Oh well it was worth a try. As luck would have it I had to buy the whole assembly from Ford. Now that I have all the new parts in hand I can't find that "special tool". I've tried several places around here. Let me run this one by you. Can't I just mark the ends of the "C" from the old assembly on the engine block and also mark where the sensor was? (this is a 1996 Taurus 3.0 Vulcan) I've found this site to be a great help. I asked the guy at Ford for advice and he said " I just sell parts". NAPA said don't mark anything.....just drop the new one in. I did buy a Haynes Repair Manual and it's a big help. They show the "right" way to do it, but I have a feeling there must be another right way also.
Thanks again!
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  #39  
Old 08-29-2004, 08:45 AM
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I've never changed the assembly myself so I wouldn't know for sure. But I've heard about people simply marking things and being able to get the job done without the special tool. I myself would be inclined to follow the instructions that have been posted in this thread, as they are proven methods.
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  #40  
Old 08-29-2004, 08:44 PM
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Smile Rockledge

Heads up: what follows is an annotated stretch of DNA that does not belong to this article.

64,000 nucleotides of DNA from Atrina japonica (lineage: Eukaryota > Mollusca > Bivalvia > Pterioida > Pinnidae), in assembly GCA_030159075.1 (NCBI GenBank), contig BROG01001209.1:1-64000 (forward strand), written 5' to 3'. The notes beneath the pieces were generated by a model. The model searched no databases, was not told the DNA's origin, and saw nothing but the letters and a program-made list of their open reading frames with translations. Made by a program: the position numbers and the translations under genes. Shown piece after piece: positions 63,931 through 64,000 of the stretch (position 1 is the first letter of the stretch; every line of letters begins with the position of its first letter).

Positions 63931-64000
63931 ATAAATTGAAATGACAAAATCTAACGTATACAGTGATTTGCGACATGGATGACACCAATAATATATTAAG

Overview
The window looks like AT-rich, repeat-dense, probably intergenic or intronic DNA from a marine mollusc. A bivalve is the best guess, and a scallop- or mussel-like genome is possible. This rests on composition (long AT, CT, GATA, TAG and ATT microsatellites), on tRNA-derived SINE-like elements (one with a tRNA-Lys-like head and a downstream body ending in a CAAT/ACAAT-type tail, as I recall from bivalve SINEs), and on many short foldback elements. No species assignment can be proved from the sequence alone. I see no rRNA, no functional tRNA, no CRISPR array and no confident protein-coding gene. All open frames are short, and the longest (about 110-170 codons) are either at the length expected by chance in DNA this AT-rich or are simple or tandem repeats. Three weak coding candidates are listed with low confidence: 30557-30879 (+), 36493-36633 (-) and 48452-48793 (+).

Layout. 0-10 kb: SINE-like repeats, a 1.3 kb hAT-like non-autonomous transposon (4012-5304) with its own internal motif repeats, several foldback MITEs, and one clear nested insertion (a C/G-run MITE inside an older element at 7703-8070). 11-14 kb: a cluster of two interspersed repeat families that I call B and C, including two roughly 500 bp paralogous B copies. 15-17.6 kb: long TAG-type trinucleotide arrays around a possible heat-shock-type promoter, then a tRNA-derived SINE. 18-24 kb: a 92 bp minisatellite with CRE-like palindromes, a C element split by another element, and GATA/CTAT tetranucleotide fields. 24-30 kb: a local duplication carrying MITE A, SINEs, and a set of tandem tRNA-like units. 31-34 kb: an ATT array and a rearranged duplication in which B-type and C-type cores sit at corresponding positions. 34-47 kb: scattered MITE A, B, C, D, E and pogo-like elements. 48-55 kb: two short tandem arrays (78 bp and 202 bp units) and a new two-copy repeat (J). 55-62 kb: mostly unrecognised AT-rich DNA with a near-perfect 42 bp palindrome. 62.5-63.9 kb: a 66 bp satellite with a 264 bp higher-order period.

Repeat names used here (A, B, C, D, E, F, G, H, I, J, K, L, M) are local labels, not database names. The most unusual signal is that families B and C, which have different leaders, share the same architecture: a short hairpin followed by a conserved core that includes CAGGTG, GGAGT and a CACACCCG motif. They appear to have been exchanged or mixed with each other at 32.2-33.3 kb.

Quote:
Originally Posted by Rockledge
I've never changed the assembly myself so I wouldn't know for sure. But I've heard about people simply marking things and being able to get the job done without the special tool. I myself would be inclined to follow the instructions that have been posted in this thread, as they are proven methods.
Rockledge,
I installed the sensor and assembly today without the "special tool". I marked things real well before removing the old one so I'd be sure to get the new one in the same exact place. It worked and my car runs great! It took me 1 hour 45 minutes to complete the job. The sensor cost $37. and the assembly $142. I really like Fords but the design of the sensor is a joke. The metal magnet inside the sensor fell off damaging the assembly. The "c" looked like a "d", but not bad enough that I couldn't figure out where one of the ends were before it got twisted. I know this is a "truck site" but I do own a motorhome on a Ford E350 (V-10)....I hope this matters....lol.